Additional determinants of health are marital status, income, education, employment status, insurance status, access to usual care, region, and rural versus urban location . These characteristics of environment can also influence symptom or functional status, general health perceptions, and overall quality of life. Therefore, these variables were included in the analysis and defined as: (1) marital status (Married, Widowed, Sep/Divorced, Never Married); (2) education (less than high school, high school graduate, some college or technical school, college or technical school graduate); (3) employment status (employed, unemployed); (5) annual family income (less than 25 K, 25-35 K, 35-50 K, 50-75 K, greater than 75 K); (6) insurance status (insured, not insured); (7) usual source of care (yes or no); (8) region of the U.S. (Northeast, Midwest, South, West); and (9) metropolitan living status (Metropolitan living, non-metropolitan living).
Chi-square tests were performed to compare differences between MI survivors to controls on all variables before and after matching. HRQoL outcomes were estimated using binary logistic regression (life satisfaction, sleep quality, and activity limitations) and multinomial logistic regression (social support, perceived general health, perceived physical health, and perceived mental health). A-priori significance was set at p < 0.05. All analyses were conducted using SAS 9.4 (SAS Institute Inc.) using survey procedures that account for the complex survey design of the BRFSS. The study was conducted using de-identified, secondary data and met the University of Arizona Internal Review Board requirements for exempt non-human subject research.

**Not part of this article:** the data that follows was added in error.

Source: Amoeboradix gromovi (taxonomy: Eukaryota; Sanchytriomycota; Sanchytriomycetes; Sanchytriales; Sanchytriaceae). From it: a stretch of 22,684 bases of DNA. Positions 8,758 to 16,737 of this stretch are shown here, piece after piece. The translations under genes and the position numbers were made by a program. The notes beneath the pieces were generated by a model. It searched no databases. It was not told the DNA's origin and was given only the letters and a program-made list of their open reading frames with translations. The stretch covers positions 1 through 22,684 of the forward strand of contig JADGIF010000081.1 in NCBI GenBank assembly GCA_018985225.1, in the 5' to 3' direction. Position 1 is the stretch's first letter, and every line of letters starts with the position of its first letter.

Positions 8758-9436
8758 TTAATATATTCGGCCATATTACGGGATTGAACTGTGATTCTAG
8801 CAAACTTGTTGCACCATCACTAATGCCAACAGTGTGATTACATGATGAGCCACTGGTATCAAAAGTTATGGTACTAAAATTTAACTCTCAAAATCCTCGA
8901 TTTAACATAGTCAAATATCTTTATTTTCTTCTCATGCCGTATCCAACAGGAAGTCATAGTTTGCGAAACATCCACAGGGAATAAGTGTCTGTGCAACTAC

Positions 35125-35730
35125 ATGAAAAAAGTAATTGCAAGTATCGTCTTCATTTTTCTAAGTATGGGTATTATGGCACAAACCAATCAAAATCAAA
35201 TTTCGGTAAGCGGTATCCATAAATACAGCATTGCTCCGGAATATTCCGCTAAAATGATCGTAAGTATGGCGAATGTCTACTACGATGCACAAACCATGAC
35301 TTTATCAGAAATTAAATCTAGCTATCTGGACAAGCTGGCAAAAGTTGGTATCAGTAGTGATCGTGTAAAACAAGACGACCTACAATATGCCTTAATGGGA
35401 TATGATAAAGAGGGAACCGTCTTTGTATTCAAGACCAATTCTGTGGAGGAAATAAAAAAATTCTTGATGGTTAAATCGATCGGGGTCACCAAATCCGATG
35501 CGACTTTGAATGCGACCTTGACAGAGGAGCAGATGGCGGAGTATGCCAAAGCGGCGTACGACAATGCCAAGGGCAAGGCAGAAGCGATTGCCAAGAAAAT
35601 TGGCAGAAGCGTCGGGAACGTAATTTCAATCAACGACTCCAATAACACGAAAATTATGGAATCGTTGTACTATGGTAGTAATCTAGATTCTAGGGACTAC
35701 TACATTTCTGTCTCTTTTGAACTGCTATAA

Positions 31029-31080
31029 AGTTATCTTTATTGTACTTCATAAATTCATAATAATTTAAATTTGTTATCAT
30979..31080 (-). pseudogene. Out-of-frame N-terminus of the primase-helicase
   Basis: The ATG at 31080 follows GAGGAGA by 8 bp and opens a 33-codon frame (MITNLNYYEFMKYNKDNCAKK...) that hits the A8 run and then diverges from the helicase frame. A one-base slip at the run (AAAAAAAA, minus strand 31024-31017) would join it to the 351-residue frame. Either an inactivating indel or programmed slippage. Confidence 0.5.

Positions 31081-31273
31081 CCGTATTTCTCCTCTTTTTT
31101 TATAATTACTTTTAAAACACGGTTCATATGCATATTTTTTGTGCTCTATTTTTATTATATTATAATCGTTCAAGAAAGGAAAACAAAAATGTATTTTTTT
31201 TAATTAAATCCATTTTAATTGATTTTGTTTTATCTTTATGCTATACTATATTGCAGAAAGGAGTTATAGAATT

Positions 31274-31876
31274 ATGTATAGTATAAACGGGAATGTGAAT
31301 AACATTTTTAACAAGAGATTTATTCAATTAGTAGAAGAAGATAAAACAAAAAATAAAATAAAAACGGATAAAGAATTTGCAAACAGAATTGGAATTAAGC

Prior to matching, there were 18,891 MI survivors meeting inclusion criteria and 213,412 non-MI controls. The final sample, after matching, consisted of 16,729 MI survivors matched to 50,187 controls (n = 66,916). Table 1 describes MI survivors and non-MI controls by individual-level characteristics prior to and after matching. The majority of survivors were aged 65 years and older (61.7%), white (76.9%), unemployed (81.2%), and had insurance (95.2%). Additionally, the majority had a usual source of care (94.8%). Propensity score distributions in Figs. 1 and 2 show the balance between the two groups after propensity score matching.